“He only had a few coats of paint to go before the summer-house would’ve been finished. He wanted it for us. Since we were as big as you were he wanted it for us all. He didn’t have much time, especially not towards the end but he still came to visit and was determined to finish.”
“Yeah, a big, almost entirely white one.”
“I’ll bet he didn’t paint around the windows. People always leave that while last because it’s too hard.”
“No, it was the door. The door is hard too.”
I looked down the other end of the hall, away from where Harry was peering and realised I’d never really noticed what was down there. The hall ended abruptly with a service door for the cleaners, a large potted palm plant stood blocking it. When my father sat here and he broke his nose from the fall, I followed one of the cleaners up there looking for something, anything to clean up the mess we made. When he opened the door I stepped inside and I noticed it was so lowly lit in there, I wondered how he could see a thing. But out there above that palm plant, the light was so bright now as if to make up for it. I wondered how I’d never seen it there before.
“Now it’s quiet and the telephone doesn’t ring any more.”
I wouldn’t care if it were bad news and that that lightning had come by and burnt down that summer-house and this hospital. Maybe, just maybe, I just needed a drink. I turned around to Harry to seek a response to see him running down the hallway and only heard his heavy footsteps echoing against the ground as he neared the next ward.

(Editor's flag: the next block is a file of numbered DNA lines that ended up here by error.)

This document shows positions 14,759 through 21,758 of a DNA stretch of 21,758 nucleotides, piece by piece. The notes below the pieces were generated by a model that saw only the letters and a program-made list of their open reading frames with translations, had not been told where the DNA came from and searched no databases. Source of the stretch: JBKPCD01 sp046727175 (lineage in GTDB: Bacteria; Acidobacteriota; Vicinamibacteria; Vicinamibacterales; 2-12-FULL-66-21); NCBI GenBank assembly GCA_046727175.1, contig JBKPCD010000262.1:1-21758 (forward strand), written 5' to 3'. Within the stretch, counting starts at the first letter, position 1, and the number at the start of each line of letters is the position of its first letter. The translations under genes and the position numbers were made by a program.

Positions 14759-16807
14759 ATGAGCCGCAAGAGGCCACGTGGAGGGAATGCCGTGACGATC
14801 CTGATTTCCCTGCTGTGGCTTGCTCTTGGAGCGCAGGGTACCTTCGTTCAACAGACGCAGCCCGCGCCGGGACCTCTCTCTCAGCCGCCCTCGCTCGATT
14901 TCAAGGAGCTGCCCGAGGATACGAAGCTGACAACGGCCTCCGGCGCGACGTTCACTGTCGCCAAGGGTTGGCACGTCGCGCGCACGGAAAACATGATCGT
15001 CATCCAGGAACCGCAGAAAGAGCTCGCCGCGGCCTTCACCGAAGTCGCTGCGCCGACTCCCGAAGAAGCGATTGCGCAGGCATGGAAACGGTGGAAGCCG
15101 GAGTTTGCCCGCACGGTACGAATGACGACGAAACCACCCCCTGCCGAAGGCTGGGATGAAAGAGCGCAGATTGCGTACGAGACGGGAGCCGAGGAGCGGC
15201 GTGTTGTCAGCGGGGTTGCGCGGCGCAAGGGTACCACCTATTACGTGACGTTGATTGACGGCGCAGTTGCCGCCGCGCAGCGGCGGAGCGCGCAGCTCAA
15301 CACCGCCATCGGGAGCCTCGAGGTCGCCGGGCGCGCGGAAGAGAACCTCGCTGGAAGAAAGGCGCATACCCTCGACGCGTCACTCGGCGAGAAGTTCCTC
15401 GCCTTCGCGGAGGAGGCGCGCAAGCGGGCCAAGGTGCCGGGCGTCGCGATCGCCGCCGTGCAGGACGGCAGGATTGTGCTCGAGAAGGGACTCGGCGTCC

“Harry, get the fuck back here!”
I glanced back at the palm plant and when I turned back around he was on the floor once again, playing with his laces.
“I just wanted to see if Jennifer was down there. Don’t you?”
“I just want to know the world still moves.”
“It does. I can see it moving now.”
Harry finished tying his laces and sat next to me on the yellow chair and somewhere I know I smiled.
“I don’t have anyone else to be proud of. Let me be proud of you now.”
“Okay. Today at last was a good day after all.”
Banner photograph: By Adrian Boliston (Flickr: Hospital) [CC BY 2.0 (http://creativecommons.org/licenses/by/2.0)%5D, via Wikimedia Commons (Musgrove Park Hospital in Taunton.)